I didn’t feel crazy. I didn’t feel scammed, which I had on more than a few occasions with my father. I didn’t even mind the loneliness that crept back into my stomach. It felt like a kind of power. Like getting through the nervous isolation I felt during the first stages of therapy with some kid who was completely out there, who’d never seen a horse and the last thing they wanted to do was get near one, let alone get on one. How you, the horse and the parent, if there is a parent, wait through the kid’s tantrum or the confusion or the fear, holding the kid steady, relying on the horse to stay calm, which they always do except when my dead father shows up. How it requires a kind of patience more like endurance, because you’re afraid. Afraid the kid will fall, afraid the horse will do something unexpected, afraid this time it won’t work and there won’t be that curative magic, that forging of connections across previously unforgeable synapses, emotions, joints, muscles, tendons, nervous system connections, or whatever limitations brought them to you. Then you take that first step—you, the kid, the horse, the parent. And that fear moves a bit from the center of your consciousness and you realize it’s okay to doubt, to not know what will happen, because there is power in making it through. In crossing the unknown, even though the unknown will be there again in taking the next step or in starting with some other kid. That dealing with the unknown is power. At least the kind I felt okay with.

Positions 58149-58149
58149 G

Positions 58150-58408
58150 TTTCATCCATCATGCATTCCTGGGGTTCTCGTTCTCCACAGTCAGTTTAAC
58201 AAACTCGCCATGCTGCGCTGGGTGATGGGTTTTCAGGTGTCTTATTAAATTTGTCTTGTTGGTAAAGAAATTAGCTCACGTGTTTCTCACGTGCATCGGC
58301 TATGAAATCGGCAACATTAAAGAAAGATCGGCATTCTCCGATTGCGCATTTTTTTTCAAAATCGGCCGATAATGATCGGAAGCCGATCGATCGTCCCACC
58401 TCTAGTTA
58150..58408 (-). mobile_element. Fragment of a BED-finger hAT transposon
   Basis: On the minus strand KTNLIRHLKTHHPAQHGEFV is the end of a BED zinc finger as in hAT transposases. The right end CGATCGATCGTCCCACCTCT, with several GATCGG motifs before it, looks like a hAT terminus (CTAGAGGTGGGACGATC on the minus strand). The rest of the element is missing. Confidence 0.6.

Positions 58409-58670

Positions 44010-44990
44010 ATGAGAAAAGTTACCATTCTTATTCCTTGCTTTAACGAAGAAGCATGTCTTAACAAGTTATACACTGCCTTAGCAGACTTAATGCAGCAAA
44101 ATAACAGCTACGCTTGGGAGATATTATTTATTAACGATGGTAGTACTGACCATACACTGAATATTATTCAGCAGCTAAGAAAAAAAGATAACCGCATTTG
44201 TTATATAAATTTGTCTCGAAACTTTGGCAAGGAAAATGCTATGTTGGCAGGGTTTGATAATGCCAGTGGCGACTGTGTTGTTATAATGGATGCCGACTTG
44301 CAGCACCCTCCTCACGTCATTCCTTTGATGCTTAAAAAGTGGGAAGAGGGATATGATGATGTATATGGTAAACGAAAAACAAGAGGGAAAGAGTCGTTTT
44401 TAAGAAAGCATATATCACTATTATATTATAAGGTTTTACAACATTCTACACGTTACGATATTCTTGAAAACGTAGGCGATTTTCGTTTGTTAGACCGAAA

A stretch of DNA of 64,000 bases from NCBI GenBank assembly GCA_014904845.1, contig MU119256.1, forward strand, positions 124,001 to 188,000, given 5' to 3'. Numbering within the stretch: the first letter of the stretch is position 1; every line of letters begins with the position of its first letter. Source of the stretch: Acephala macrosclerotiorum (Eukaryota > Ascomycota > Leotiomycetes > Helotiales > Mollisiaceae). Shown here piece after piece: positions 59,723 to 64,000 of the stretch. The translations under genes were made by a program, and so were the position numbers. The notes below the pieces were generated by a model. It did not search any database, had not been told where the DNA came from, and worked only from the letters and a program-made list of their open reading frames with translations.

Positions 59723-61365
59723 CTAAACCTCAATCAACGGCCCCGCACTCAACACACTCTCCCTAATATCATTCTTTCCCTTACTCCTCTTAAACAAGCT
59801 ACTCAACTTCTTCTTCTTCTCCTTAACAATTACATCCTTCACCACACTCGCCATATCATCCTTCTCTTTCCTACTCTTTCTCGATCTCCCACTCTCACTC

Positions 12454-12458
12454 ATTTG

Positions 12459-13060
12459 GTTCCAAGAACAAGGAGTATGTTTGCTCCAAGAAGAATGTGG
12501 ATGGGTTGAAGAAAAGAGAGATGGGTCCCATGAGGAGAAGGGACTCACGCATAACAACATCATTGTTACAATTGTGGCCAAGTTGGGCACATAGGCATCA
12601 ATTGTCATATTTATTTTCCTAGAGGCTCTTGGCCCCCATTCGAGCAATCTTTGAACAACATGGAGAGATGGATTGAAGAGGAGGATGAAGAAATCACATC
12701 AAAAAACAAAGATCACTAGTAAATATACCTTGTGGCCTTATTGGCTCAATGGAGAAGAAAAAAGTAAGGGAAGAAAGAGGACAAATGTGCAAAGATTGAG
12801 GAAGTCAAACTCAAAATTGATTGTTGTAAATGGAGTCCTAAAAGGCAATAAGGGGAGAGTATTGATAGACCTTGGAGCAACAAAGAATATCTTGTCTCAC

“Are you back for good?” I said.
He stared into the kitchen where Natalia had been.
“No,” he said.
“I have to go with Natalia.”
“I don’t know.”
“Will you be back?”
“I don’t think so.”
“She’s outside waiting for me.”
“Now,” I said. “You’re leaving now? I knew you’d never stay.”
“One of my favorite Peale quotes,” he said. “‘We tend to get what we expect.’”
“I never expected to see you again,” I said.
“But you did,” he said.
[i] Translation: “Let’s go!” which was what Yuri Gagarin, the first human in outer space, said during the launch of the Vostok spacecraft in 1961. The phrase was also on the collar of Russia’s 2014 World Cup soccer uniform.
by Ree Davis